Posted by on February 9, 2015

Bootle on beach How you tell your story depends on what is important to you. How you write it, the message you wish it to leave with your reader is your unique decision as the author of your family history story.  How you frame this story compared to how I would frame the same story is what sets us apart. It’s what you as the writer; the artist brings to the story and the page.

There are three concepts you can consider when it comes to shaping the message of your family history story.

As you begin to develop your family history story plot, get to know your ancestors as characters. Consider plotting their conflict and obstacles on a story map so that you will start to see beyond just the structure of your story. You acquire some ideas, thoughts and messages that will help you to develop your story and offer a deeper meaning for your reader.

While it’s important to understand the story question, and the theme behind your story it’s also important to comprehend why you are writing this story. Why are you willing to take time away from another area of your life to develop this story? What is it you want to say and why? Where is this story  coming from inside you? If you understand the answers to those questions not only  will you have a stronger story, you’ll find the discipline to stay focused and complete your story.

Keep revisiting and refining the theme and the dramatic question until you know the point, the message you are trying to make. Bear in mind, you may not recognize this right away, but as you write your first draft and even through your revisions you’ll begin to see the message of your  family history story.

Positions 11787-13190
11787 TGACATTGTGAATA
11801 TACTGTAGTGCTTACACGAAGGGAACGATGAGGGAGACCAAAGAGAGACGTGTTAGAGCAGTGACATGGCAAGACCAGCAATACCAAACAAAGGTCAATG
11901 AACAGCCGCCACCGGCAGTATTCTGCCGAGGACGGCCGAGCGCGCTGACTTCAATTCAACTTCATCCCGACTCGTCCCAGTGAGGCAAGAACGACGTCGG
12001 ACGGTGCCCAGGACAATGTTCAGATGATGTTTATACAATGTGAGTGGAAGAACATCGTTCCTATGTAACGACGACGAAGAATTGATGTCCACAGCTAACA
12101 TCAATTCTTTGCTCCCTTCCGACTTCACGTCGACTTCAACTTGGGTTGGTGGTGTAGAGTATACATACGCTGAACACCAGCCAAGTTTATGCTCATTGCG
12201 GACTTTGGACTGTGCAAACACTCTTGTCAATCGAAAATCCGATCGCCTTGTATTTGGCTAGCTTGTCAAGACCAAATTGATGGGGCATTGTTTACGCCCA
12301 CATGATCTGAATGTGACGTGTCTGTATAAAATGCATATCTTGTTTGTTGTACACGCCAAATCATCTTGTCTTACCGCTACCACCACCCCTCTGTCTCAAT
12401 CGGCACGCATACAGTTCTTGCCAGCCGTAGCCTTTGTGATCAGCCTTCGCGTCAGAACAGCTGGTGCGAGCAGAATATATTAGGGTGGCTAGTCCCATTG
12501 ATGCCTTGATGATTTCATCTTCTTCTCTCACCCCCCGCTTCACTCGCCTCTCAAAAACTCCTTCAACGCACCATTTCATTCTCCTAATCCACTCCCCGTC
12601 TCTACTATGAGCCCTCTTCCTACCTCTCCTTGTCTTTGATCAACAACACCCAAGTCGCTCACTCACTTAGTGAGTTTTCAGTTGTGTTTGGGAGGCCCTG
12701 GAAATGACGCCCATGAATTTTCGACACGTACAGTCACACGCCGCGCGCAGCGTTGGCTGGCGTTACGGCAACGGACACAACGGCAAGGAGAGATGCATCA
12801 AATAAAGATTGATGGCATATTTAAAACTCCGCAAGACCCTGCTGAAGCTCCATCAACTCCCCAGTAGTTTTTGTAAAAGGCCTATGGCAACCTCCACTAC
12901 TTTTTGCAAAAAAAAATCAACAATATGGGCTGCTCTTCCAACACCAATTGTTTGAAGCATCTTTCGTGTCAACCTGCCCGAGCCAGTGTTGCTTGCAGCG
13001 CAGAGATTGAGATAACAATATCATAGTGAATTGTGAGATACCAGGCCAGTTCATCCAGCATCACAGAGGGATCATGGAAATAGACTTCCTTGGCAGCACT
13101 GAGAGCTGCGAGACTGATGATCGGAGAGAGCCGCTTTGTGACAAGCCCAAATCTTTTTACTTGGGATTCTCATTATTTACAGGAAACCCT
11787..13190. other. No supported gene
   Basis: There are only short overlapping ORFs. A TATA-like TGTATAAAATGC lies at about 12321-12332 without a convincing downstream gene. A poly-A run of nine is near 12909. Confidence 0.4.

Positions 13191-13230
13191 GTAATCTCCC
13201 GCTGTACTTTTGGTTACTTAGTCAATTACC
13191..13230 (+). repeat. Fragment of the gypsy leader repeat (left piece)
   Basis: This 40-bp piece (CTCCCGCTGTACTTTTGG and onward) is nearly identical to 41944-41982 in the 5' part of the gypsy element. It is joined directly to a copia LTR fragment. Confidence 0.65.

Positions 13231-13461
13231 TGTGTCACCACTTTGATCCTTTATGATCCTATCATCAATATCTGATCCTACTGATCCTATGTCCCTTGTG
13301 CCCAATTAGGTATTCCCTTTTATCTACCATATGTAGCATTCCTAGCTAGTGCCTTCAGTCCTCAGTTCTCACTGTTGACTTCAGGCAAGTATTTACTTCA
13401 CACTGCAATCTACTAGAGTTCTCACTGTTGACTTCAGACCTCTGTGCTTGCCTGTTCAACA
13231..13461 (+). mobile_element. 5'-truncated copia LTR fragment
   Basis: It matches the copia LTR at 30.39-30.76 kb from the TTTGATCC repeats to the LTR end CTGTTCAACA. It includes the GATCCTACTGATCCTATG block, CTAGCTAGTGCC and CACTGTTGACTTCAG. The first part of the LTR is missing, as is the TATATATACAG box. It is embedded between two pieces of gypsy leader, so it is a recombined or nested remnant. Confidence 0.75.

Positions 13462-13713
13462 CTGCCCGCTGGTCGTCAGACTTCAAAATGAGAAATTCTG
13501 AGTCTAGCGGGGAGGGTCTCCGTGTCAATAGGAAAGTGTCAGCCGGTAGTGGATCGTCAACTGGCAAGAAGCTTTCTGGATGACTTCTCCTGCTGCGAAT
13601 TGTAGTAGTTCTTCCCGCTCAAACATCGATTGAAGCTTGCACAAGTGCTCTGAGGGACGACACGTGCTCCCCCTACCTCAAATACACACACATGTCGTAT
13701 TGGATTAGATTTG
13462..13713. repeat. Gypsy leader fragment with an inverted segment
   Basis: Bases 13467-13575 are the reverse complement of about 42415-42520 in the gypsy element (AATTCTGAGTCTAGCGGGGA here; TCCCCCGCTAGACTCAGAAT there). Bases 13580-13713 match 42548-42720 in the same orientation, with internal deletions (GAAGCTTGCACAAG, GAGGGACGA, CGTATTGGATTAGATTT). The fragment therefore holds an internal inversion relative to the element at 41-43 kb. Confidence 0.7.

Let’s look at each of these three important concepts.

Theme

The theme is the first concept you’ll look to in relaying a message in your family history story. We touched on it briefly when we discussed focus and the 6-word family history. The theme is what you are trying to say about your family history, a particular ancestor or family unit. It may reflect your perspective on life, humanity, the world, or whatever is important to you. It is the message you want to convey to your readers.

Story Question

The  story question is the question the reader wants answered. How are you going to resolve this question for the reader?  What is the dilemma, the challenge the ancestor wants to have resolved.  How is the ancestor’s problem going to be resolved?  The question you choose to spotlight and  subsequently answer is again one of those unique choices you get to make as the author. One of those choices  you make about what you want to focus on in  your family history story and the larger message you are delivering to the reader. Consider the story question you have chosen and why you have chosen it.

Your Story Motivation

Your story motivation is not to be confused with your ancestor’s motivation. Rather we are considering  what is motivating you, the author to write this story. Where is your story coming from?  Consider why is this story important to you? What are you trying to say? Why did you choose this particular ancestor, this particular story? What was your motivation to tell this story?  Why does it resonate with you? By taking a few minutes to address your motivation, you’ll help to understand both the story question and theme that you wish to convey to your reader.

By considering theme, the story question, and the motivations behind your decisions and subsequently their relationship to one another, you place yourself on the path to developing  a stronger, indepth and resonating story for your readers. You not only build a story but you deliver a message to your reader that will stay long after the last page.

 

Posted in: Shaping a Story, Theme